Christian M. 8 min read

UK waste exports: A missed opportunity?

Most people do not know that the UK exports over 10 million tonnes of waste annually, including hard-to-recycle plastics, metal scraps, refuel-derived fuels, electronic waste, etc. That is about 5% of all the waste generated in the UK by weight!

While this sounds like we’re just passing on a problem elsewhere (which is sometimes the case), it is also a drain of valuable resources that could be used as fuel and raw materials to boost the UK’s economic output and environmental credentials.

In this article, we cover the good, the bad, and the ugly of UK waste exports, from why and what is exported to the environmental horrors of exporting to some developing nations.

💡 Key takeaways:

  • Why export? It’s cheaper to outsource difficult waste management, and sometimes it’s necessary.
  • A waste of resources: Other nations get paid to receive plastics and refuse-derived fuels at the UK’s expense.
  • Environmental implications: Unfortunately, a small portion of the UK’s waste stream leaks into the wrong hands, wreaking environmental havoc elsewhere.

Why does the UK export waste?

Exporting waste seems like a total waste of shipping capacity. Except when you look at it through the lens of a commodity that, at best, can be recycled into new material and, at worst, replace ‘virgin’ fossil fuels as combustible energy.


Waste management in the UK is expensive. Labour is expensive, landfilling land is scarce, gate fees are high, and there is a rising landfill tax. For example, landfilling difficult-to-recycle materials can cost as much as 100 pounds per ton in the UK, compared to a fraction in EU countries like Poland and non-EU like Turkey.

Therefore, when waste management firms find it more economical and practical to export, they will do so as long as they can keep costs down while meeting strict waste export regulations.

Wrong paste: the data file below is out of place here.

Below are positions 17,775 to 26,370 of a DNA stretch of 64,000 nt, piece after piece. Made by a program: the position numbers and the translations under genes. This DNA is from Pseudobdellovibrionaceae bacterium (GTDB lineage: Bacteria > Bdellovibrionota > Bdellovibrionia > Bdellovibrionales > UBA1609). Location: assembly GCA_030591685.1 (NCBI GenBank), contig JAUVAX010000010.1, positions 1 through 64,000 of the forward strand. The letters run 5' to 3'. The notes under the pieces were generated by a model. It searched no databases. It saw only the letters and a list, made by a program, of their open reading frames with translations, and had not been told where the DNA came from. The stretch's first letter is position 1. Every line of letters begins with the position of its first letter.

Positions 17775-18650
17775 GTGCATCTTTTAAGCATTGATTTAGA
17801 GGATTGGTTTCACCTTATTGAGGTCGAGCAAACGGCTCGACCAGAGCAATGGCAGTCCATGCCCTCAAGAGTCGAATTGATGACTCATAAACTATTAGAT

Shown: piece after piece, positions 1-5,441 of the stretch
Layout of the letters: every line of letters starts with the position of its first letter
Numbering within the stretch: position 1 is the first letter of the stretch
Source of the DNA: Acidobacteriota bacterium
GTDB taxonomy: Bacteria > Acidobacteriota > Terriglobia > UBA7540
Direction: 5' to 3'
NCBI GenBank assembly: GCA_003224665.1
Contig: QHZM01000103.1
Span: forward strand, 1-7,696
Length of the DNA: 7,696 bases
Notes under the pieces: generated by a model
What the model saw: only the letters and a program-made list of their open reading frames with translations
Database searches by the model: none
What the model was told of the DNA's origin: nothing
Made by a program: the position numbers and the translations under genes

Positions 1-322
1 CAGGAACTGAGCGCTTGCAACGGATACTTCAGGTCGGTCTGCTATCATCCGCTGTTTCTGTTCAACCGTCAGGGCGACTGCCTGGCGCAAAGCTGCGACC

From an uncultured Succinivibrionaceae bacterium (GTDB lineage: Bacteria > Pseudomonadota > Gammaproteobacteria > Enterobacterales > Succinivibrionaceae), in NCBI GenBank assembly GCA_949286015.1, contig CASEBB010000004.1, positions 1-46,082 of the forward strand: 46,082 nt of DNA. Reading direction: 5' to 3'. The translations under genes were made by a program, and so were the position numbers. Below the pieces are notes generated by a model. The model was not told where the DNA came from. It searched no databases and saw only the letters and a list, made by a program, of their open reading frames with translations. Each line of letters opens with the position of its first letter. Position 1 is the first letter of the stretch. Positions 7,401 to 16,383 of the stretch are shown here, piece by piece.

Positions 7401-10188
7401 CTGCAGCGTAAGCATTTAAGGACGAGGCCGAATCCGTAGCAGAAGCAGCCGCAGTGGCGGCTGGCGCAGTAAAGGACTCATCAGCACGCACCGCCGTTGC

💡 Gate fees are charges imposed by waste processing facilities for accepting waste. These fees cover the costs of handling, treating, recycling, recovering or disposing of waste. In waste exports, gate fees help determine the economic viability of sending waste abroad for processing versus dealing with it domestically.


Although the UK has substantial infrastructure for waste management, it cannot process all types of waste domestically, particularly certain types of hard-to-recycle plastics and electronic waste, which grow in volume annually. This leaves exports as the only way of meeting recycling goals, and no business or council wants to be seen falling behind.


The UK is known for its strict environmental standards and waste regulations, which make waste management more expensive. While cost is a big factor, regulations add another layer of complexity as they constantly evolve.

For example, China banned the import of plastic in 2018, leaving UK waste exporters scrambling for similarly priced alternatives in Asia and the EU.

UK waste export regulations

The Waste Shipments Regulation EC No 1013/2006 and its Post-Brexit amendments (2019, 2020, and 2021) detail the rules for waste exports.

Waste exports must be classified correctly and adhere to specific controls that depend on the waste type, intended treatment, and destination.

The process involves notification controls for hazardous waste and certain non-hazardous wastes requiring prior consent from relevant authorities and simplified controls for less hazardous ‘green list’ wastes.

Exporters must also ensure legal compliance, arrange financial guarantees, and handle waste shipments responsibly to avoid penalties.

Additionally, waste can only be exported for recovery and/or recycling, and none can be landfilled or dumped. In other words, it must be exported as a commodity.

💡 Cross-over: The Waste Shipment Regulations apply from the point when the waste is designated for export and not when it gets on the boat! This means it is also subject to UK waste regulations and devolved policies for as long as it’s within the UK.

What types of waste does the UK export?

We estimate that The UK generates over 200 million tonnes of waste annually (the last official statistics date to 2018), of which around 10 million (~5%) are exported to be managed abroad. This is mainly in the form of:

Plastic waste exports

According to UK gov data, the UK exported 600,000 tonnes of plastic waste in 2023, or about 60% of the total plastic waste generated. This huge proportion has been steadily growing, partly why UK recycling rates have been increasing without significant investment in recycling infrastructure.